Every day, Wall Street analysts upgrade some stocks, downgrade others, and "initiate coverage" on a few more. But do these analysts even know what they're talking about? Today, we're taking one high-profile Wall Street pick and putting it under the microscope...

It's been more than a month since Amazon.com (NASDAQ:AMZN) announced it was buying Whole Foods, putting Kroger in its crosshairs -- and Kroger stock in the garbage bin. It hasn't even been a week since Amazon announced the addition of Kenmore to its offerings, scaring investors away from appliance retailers. Meanwhile, Wall Street is frantically looking around, trying to find an Amazon-proof retailer...anywhere.

This morning, JPMorgan thinks it's found one. Here's what you need to know about that.

Arts and crafts supplies

Arts and crafts are Michaels' forte. Image source: Getty Images.

1. A artsy (and crafty) way to beat Amazon

Bright and early this morning, JPMorgan announced it is upgrading shares of arts and crafts store chain The Michaels Companies (NASDAQ:MIK) to outperform. As explained in a write-up on StreetInsider.com (requires subscription), JP has multiple reasons for liking Michaels. The reason most relevant to headline news today, though, is the fact that JPMorgan thinks Michaels has relatively "lower eCommerce encroachment risk" than other retailers.

As a parent of small children, I'm inclined to agree. Michaels may not always have the best prices on arts and crafts supplies. But when inspiration strikes and my kids come up with an idea for a project they want to do, logging onto Amazon.com to order up various flavors of glue, glitter, poster board, and pipe cleaners is not the first thing on their minds. They want me to fire up the minivan and cart them to Michaels to stroll the aisles and see what's on hand that might suit the project...or inspire them to do another project entirely!

That's a touchy-feely competitive advantage that virtual retailer Amazon cannot (yet) match.

2. Michaels still on the move

Aside from Michaels' ability to get customers in the store to touch and feel the crafts supplies they might want to buy, is there anything else working to the advantage of Michaels stock? JPMorgan thinks there is.

For example, you might not think of arts and crafts as a "growth" business, and it's true that Michaels' revenue was basically flat last quarter. Still, sales at Michaels are up 18% over the past five years, and net income has nearly doubled -- from $200 million earned in 2013, to net profits of almost $380 million over the past 12 months. What's more, JP sees Michaels' same-store sales turning around as early as this year's second half (so...now), which should keep this years-long growth story intact, and revenue and profits flowing.

3. Where are we going to put all this cash?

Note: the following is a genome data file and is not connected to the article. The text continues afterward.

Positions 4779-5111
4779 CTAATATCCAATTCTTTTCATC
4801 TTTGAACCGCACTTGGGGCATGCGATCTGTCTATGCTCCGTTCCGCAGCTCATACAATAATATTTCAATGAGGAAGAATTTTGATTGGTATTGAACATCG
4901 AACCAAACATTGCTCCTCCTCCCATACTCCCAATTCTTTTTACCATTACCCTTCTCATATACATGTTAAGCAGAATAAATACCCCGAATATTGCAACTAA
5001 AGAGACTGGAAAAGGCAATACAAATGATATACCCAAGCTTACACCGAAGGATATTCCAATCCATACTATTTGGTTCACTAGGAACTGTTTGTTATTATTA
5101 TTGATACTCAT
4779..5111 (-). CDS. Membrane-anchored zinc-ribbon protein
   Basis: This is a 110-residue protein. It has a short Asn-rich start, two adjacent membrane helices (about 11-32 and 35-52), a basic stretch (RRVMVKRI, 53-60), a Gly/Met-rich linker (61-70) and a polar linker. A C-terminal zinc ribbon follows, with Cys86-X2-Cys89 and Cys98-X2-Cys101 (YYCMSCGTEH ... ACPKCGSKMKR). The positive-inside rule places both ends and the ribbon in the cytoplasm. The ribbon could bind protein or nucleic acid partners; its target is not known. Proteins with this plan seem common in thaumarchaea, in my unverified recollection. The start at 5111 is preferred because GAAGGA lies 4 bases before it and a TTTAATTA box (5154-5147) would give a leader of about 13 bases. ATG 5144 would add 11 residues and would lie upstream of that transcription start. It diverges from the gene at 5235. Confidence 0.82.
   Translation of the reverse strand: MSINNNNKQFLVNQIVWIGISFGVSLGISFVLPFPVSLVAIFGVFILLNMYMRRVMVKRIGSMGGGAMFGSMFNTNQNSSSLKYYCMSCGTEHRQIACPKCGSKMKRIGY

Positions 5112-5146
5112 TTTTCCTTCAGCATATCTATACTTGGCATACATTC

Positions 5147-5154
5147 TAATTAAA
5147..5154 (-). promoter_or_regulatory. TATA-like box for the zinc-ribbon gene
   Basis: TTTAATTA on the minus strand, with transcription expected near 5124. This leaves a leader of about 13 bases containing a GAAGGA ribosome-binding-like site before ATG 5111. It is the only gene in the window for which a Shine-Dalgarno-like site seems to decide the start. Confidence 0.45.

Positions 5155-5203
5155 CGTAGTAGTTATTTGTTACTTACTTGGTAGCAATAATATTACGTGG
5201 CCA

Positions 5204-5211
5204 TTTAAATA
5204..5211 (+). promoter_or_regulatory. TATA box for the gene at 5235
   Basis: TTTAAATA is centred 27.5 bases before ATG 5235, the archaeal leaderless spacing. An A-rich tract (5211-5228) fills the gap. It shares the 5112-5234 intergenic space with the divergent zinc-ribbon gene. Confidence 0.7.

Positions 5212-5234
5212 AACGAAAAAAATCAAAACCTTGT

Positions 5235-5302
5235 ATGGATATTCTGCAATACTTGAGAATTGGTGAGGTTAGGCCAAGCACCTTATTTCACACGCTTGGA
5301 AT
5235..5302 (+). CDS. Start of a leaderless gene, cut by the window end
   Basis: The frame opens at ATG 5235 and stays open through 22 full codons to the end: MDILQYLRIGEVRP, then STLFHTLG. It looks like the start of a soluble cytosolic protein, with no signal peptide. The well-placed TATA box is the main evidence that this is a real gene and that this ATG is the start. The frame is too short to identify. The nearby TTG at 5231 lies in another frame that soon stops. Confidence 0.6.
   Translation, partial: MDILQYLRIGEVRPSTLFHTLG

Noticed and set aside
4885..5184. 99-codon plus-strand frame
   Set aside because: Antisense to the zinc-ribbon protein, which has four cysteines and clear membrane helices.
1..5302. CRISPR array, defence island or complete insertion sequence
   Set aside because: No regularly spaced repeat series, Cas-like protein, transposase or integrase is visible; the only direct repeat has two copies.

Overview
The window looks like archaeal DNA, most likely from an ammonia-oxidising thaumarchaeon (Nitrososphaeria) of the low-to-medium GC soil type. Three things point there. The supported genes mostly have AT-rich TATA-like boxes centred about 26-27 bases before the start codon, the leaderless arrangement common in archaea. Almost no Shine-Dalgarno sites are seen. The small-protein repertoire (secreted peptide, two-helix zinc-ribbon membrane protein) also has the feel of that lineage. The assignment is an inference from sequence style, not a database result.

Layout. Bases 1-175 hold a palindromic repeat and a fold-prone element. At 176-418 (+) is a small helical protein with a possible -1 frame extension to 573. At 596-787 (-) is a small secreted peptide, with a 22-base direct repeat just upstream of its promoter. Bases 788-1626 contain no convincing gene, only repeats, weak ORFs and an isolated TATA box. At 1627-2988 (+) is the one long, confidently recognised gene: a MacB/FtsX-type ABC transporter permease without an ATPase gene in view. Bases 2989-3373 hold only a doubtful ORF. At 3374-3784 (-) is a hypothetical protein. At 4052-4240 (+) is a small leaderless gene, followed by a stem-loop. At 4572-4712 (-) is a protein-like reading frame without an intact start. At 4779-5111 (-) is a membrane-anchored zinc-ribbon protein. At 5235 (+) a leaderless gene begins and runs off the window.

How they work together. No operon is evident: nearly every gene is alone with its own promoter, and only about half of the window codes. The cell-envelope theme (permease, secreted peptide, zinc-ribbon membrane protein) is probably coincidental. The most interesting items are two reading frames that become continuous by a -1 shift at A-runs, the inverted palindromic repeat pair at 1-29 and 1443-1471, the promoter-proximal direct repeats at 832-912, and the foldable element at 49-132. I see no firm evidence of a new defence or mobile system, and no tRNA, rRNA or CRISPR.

Speaking of profits, Michaels has a lot of them -- even more than the $380 million in net earnings implies. In fact, data from S&P Global Market Intelligence show that Michaels generated nearly $500 million in positive free cash flow over the past 12 months. And what will the company do with all that cash?

Debt repayment is one option. Although valued at $3.6 billion, Michaels stock is a bit pricier than it looks because the company carries $2.5 billion in net debt. Strong free cash flows could make short work of that, however.

That said, JPMorgan has its eye on the potential for more share buybacks instead. Michaels' share count is already down 10% over the past year, and with the stock looking cheap, JP seems to think that spending excess cash on buybacks would be a smarter move for Michaels at the current price point than debt repayment.

The upshot for investors

I'm inclined to agree. Michaels stock currently sells for 10.3 times earnings. Valued on cash profits, and factoring net debt into the picture, the stock's only a little bit more expensive. Michaels stock has an enterprise value (EV) of $6.1 billion, free cash flow (FCF) of $496 million, and thus an EV/FCF ratio of 12.3.

These are cheap valuations given that most analysts who follow Michaels stock expect it to grow earnings at roughly 14% annually over the next five years. The stock may be even cheaper in the short term, with JP predicting Michaels will earn $2.11 per share this year (nine times current-year earnings), and $2.30 next year (8.3 times forward earnings).

All things considered, I think JP Morgan is right to recommend it.

This article represents the opinion of the writer, who may disagree with the “official” recommendation position of a Motley Fool premium advisory service. We’re motley! Questioning an investing thesis -- even one of our own -- helps us all think critically about investing and make decisions that help us become smarter, happier, and richer.